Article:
Colombia said on Monday it was expelling 59 Venezuelans for taking part in street protests, as conservative President Ivan Duque gathered with business and labor leaders in a bid to quell violent anti-government protests.
Despite Duque's launch of a national dialogue on Sunday to address corruption, economic inequality and other woes, more demonstrations and protests were planned.
The Venezuelans have been classified as a threat to public order and national security, the government's migration agency said.
Since last Thursday Colombia has been hit by unprecedented mass protests against the unpopular Duque, thus joining a wave of grassroots anger that, for different reasons, has swept through Ecuador, Chile and Bolivia.
Colombians want Duque to fight harder against corruption, improve public education and provide for more equitable economic growth. They are also concerned about management of a 2016 peace deal with leftist FARC rebels, which is unpopular with many Colombians.
Duque's administration also has to deal with hosting 1.4 million refugees fleeing neighboring Venezuela's economic meltdown,
Christian Kruger, the director of Colombia Migration, said the country had welcomed the 59 Venezuelans now due for expulsion as it did so many people from their beleaguered country.
But we will not tolerate a group of misfits coming to threaten the safety of our streets, Kruger said in a statement.
He said the actions of these Venezuelans triggers outbreaks of xenophobia that hurts the reputation of good hardworking Venezuelans.
Kruger told reporters later that they would be handed over to Venezuelan authorities at a remote border crossing in southwestern Colombia, San Fernando de Atabapo, in order to make it difficult for them to return.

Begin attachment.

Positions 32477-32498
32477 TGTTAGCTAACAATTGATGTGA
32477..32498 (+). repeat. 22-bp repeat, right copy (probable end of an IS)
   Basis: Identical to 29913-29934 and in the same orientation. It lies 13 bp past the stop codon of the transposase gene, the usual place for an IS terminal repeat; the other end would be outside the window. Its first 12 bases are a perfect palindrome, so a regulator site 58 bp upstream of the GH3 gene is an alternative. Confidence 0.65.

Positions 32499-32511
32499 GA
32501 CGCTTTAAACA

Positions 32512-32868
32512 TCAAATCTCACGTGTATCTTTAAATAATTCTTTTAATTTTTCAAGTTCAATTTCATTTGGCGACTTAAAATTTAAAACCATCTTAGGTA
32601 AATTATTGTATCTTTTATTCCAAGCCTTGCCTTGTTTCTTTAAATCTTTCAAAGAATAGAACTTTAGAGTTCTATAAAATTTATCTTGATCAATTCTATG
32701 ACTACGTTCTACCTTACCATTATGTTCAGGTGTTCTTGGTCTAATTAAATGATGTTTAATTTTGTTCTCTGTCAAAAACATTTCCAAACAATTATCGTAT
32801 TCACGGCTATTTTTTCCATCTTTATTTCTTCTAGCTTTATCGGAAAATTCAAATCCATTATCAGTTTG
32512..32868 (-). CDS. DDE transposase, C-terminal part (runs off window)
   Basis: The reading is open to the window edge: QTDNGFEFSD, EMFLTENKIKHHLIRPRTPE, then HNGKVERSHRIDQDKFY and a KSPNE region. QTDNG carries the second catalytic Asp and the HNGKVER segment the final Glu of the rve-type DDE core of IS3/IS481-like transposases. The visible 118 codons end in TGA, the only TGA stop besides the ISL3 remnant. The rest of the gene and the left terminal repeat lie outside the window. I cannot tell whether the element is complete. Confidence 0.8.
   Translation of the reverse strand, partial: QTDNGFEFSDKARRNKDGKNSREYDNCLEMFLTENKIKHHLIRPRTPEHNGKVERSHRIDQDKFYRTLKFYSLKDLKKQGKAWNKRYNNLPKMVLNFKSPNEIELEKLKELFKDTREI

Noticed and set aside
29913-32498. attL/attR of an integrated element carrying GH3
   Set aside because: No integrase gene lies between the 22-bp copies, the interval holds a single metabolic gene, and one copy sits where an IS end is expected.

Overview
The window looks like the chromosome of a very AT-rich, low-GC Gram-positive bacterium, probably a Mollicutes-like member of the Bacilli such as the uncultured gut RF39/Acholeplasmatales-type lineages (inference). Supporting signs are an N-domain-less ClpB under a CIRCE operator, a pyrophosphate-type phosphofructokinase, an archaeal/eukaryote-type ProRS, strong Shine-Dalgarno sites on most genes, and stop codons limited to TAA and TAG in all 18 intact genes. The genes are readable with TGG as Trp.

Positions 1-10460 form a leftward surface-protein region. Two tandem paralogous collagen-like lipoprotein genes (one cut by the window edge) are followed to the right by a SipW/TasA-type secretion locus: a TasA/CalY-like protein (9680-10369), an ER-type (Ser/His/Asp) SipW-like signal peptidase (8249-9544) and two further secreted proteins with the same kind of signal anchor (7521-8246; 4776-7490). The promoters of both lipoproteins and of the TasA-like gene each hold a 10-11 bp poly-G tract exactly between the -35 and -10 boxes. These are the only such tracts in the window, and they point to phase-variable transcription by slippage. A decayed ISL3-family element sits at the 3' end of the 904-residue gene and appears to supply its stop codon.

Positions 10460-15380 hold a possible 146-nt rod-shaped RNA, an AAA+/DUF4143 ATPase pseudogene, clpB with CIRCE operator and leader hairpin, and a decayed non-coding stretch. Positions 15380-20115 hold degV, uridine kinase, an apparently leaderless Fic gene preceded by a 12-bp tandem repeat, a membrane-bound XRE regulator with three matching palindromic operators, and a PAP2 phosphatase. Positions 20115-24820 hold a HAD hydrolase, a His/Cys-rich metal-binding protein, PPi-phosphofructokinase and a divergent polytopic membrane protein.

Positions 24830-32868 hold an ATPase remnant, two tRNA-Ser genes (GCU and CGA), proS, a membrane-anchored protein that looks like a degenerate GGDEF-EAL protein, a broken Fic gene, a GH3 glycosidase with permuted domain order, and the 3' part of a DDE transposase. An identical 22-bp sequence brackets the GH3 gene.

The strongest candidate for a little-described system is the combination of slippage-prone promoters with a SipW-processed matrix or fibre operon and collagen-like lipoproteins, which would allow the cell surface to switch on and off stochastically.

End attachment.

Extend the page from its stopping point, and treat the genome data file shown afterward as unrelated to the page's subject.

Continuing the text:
While it's true that foreigners can march, what they cannot do is affect public order and generate vandalism by putting public and private goods at risk as well as the integrity of the people who are in those marches, he said.
Police had earlier reported that during a night of curfew on Friday 29 Venezuelans were arrested in Bogota and Cali for violating that order.
Colombian immigration authorities said they had blocked entry to the country of a Chilean and a Venezuelan who, according to intelligence information had posed a threat to the tranquility and security of the country.
Duque took part Sunday in the launch of a national dialogue with mayors and other government officials to address the grievances of the protesters, who were not represented in that initial session.
The 43-year-old president had warned on the eve of a general strike and massive protest last Thursday, that Colombia was at risk of the same social convulsions which had shaken Ecuador, Bolivia and Chile in recent weeks.
People marched again Sunday and another big procession has been called for Monday by a major trade union
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